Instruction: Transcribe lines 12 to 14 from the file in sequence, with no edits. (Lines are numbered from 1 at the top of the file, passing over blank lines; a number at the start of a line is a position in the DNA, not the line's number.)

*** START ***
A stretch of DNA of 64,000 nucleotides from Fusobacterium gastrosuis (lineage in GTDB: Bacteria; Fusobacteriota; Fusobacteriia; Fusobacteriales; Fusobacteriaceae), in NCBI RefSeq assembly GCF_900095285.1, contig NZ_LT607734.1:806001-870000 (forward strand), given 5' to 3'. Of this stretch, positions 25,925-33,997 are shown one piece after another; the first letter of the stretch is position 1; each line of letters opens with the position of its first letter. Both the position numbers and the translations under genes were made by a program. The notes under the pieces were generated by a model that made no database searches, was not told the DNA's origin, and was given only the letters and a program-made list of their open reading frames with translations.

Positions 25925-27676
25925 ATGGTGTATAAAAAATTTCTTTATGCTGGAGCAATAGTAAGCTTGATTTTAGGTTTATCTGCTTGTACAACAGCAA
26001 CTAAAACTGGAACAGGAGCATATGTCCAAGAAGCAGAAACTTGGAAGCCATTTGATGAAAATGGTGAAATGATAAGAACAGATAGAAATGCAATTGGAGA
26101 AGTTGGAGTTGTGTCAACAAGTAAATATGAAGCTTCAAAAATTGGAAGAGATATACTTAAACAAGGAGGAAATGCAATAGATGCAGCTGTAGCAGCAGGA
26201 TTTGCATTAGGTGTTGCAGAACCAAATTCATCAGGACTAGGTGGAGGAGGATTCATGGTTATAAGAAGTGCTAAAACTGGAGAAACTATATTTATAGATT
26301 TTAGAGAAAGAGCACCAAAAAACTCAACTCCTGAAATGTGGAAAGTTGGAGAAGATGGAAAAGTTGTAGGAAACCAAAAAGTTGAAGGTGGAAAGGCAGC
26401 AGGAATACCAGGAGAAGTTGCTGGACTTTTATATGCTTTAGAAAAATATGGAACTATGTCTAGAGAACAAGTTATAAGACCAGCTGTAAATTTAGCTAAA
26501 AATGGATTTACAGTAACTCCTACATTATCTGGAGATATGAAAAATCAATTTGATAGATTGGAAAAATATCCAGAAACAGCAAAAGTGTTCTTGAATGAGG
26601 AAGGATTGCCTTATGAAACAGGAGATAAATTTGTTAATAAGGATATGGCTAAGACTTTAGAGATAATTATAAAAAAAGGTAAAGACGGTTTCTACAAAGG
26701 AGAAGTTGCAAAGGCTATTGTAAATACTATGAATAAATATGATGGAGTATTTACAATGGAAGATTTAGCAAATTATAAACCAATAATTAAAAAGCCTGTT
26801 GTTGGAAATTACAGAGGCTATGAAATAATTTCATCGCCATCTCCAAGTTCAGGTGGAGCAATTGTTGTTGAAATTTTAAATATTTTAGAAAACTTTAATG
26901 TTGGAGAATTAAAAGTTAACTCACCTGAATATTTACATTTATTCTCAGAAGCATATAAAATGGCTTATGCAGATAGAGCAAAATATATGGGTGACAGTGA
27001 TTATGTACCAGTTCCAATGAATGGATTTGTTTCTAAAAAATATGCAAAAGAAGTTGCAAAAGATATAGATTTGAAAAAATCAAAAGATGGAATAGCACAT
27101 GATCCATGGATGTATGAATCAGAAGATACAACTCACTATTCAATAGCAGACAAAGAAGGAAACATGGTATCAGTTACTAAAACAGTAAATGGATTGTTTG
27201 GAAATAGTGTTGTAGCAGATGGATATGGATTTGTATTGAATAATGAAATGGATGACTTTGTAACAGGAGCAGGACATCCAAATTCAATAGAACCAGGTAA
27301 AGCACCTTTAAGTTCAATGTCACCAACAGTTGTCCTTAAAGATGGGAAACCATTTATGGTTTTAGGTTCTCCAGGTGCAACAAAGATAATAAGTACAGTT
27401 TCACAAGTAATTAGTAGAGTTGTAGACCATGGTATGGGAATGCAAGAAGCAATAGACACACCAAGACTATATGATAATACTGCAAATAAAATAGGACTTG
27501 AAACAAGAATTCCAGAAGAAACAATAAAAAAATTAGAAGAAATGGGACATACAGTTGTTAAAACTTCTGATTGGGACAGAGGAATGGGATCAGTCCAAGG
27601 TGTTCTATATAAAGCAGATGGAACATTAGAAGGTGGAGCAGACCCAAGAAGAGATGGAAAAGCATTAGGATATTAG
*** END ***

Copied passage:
26801 GTTGGAAATTACAGAGGCTATGAAATAATTTCATCGCCATCTCCAAGTTCAGGTGGAGCAATTGTTGTTGAAATTTTAAATATTTTAGAAAACTTTAATG
26901 TTGGAGAATTAAAAGTTAACTCACCTGAATATTTACATTTATTCTCAGAAGCATATAAAATGGCTTATGCAGATAGAGCAAAATATATGGGTGACAGTGA
27001 TTATGTACCAGTTCCAATGAATGGATTTGTTTCTAAAAAATATGCAAAAGAAGTTGCAAAAGATATAGATTTGAAAAAATCAAAAGATGGAATAGCACAT